The Press Council’s Appeals Panel has found in favour of Premier Helen Zille in a complaint against the Cape Times.
The Appeals Panel ordered the Cape Times to “apologise for and retract the statement that Mr Scheepers was “Zille’s Spook”.
The Cape Times repeatedly made false allegations (stated as fact) on its front page over the course of several months, beginning in November last year.
Premier Zille’s spokesperson Michael Mpofu, appealed to the Press Council’s Appeals Panel following an original Press Ombudsman’s ruling in favour of the Cape Times.
Despite the ongoing appeals process, the Cape Times continued to run repeated front page stories using the false and defamatory statement, including one occasion on posters deployed throughout the Metro.
Judge Bernard Ngoepe, Chair of the Appeals Panel, issued a ruling against the Cape Times, over-turning the original ruling by the Press Ombudsman.
During the course of the hearing the Cape Times was repeatedly asked what proof they had to justify their claim that Mr Scheepers was employed to spy for the Premier. The newspaper could provide no credible answer to this question.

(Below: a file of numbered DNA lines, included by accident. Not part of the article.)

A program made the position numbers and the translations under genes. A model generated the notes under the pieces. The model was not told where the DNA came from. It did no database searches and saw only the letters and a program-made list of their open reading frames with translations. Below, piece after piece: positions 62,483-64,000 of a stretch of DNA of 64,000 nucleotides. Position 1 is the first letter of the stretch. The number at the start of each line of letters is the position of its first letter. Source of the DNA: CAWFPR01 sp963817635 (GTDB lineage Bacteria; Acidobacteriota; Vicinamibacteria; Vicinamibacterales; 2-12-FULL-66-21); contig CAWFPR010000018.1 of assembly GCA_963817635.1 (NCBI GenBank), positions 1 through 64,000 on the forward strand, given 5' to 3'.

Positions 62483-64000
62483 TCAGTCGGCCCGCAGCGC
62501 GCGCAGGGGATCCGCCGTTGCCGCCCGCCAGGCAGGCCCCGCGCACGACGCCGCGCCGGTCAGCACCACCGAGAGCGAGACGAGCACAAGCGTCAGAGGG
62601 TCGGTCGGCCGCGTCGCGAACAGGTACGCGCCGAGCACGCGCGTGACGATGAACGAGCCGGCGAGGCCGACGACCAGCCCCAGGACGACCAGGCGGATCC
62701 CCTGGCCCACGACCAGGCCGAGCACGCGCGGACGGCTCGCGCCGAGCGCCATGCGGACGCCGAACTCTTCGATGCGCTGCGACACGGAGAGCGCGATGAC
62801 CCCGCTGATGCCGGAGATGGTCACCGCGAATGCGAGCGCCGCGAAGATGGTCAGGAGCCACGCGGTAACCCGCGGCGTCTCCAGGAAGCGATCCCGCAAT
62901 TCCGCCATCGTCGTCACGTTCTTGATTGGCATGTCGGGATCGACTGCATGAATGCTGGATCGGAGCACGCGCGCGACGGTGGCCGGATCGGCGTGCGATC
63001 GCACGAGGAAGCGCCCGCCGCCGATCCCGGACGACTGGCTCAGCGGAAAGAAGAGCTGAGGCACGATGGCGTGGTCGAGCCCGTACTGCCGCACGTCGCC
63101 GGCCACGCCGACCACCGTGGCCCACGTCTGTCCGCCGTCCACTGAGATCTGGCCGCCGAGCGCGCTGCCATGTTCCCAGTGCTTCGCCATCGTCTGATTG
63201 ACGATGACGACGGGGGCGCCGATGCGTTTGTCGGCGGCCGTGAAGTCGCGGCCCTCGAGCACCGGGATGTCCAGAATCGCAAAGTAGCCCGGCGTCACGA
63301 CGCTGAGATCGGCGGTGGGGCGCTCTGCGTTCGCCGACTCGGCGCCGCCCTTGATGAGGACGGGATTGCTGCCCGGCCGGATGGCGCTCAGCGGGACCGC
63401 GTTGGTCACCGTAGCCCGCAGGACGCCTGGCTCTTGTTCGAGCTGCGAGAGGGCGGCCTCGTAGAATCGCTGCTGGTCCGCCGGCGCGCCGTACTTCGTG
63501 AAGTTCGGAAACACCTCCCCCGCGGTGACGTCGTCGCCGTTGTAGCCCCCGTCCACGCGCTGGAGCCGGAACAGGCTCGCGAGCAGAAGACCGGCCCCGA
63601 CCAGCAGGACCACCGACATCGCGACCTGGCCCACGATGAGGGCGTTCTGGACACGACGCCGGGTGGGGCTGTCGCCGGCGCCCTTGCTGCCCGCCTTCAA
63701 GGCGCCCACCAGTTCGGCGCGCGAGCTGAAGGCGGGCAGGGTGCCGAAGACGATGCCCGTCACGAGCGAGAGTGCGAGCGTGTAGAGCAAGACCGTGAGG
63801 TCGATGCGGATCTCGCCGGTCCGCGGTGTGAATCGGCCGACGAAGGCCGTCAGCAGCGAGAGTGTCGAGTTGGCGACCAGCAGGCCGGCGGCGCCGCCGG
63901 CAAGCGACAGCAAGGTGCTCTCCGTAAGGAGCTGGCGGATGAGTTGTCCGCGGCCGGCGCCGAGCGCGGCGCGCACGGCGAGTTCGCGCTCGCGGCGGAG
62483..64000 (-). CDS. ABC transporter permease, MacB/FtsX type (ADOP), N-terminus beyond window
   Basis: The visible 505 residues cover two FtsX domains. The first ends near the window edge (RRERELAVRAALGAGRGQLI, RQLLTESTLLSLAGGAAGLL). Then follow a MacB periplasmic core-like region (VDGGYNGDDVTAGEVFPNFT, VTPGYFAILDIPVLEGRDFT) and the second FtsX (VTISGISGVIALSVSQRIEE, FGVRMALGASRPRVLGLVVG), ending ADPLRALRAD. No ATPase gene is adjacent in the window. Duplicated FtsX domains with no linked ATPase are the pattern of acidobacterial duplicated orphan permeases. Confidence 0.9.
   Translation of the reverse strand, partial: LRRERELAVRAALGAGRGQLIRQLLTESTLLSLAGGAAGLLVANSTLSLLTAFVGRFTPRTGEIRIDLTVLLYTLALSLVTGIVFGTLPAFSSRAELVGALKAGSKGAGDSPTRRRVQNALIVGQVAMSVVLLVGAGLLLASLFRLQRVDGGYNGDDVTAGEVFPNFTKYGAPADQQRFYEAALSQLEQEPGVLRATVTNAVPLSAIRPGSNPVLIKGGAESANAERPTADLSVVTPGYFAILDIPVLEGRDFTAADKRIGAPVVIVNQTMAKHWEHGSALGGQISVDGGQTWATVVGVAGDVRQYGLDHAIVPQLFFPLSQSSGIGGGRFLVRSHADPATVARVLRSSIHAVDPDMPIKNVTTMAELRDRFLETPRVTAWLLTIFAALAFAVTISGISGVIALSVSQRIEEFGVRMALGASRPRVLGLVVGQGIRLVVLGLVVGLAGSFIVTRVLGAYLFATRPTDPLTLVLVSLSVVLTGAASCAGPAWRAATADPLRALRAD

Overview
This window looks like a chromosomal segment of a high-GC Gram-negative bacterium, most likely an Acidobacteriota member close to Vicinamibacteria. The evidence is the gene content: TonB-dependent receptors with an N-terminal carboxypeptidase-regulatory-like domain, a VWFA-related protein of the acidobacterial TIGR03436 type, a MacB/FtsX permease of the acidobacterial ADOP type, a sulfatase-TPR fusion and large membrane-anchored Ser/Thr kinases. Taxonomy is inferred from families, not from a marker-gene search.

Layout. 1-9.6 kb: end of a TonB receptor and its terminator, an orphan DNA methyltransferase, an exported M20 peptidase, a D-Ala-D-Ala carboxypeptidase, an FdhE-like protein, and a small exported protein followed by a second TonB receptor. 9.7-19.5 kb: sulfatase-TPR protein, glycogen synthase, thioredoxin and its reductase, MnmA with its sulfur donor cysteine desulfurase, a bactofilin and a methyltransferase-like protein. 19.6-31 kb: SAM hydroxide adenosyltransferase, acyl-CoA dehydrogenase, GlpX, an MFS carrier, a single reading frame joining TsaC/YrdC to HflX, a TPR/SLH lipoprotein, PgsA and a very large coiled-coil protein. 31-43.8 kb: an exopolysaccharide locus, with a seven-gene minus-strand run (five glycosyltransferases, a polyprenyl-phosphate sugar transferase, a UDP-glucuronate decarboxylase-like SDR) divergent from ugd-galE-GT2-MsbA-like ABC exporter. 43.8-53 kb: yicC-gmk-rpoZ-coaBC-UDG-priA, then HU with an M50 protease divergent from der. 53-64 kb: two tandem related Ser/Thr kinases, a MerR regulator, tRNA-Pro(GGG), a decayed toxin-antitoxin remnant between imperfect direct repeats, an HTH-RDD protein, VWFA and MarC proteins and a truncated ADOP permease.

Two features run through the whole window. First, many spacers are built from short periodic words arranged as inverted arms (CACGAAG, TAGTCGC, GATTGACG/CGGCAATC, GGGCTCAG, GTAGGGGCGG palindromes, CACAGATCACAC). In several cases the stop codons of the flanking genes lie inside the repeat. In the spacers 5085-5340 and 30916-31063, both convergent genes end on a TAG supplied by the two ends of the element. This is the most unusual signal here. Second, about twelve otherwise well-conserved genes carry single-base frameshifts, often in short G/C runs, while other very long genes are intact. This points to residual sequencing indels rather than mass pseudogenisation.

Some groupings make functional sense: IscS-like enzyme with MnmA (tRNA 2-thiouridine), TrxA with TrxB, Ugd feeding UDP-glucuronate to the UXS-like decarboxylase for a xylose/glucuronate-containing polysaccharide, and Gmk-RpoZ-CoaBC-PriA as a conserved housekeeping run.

The reason for this, Judge Ngoepe found, was that Scheepers’ company had never been contracted to spy on anyone but only to de-bug the phones of Western Cape Cabinet members. The Panel concluded that “debugging is the very antithesis of spying”.
The Panel also found that the Cape Times had used a single anonymous source “without testing the veracity” of the claims made.
The newspaper has been ordered by the Appeals Panel to:
- Run a front page apology to Premier Zille and retraction of the story within 14 Days.
- Obtain the approval of the Appeals Panel before publishing the apology.
- To afford Premier Zille a Right of Reply in the same edition in which the apology is published.
Premier Helen Zille welcomed the ruling of the Appeals Panel.
“Judge Ngoepe’s ruling that the Cape Times repeatedly violated the press code brings to an end a long smear campaign against me and the Western Cape Government by this newspaper. While it has not been pleasant to endure the Cape Times’ ongoing malicious and false reporting, we welcome the Appeals Panel ruling.”
“We welcome the opportunity for Cape Times readers to finally hear the truth after the newspaper’s repeated attempts to mislead the public through false reporting over several months,” said Zille.
A second newspaper that used the phrase “Zille’s Spy”, Die Burger, corrected its report at the outset and printed an apology back in November 2015.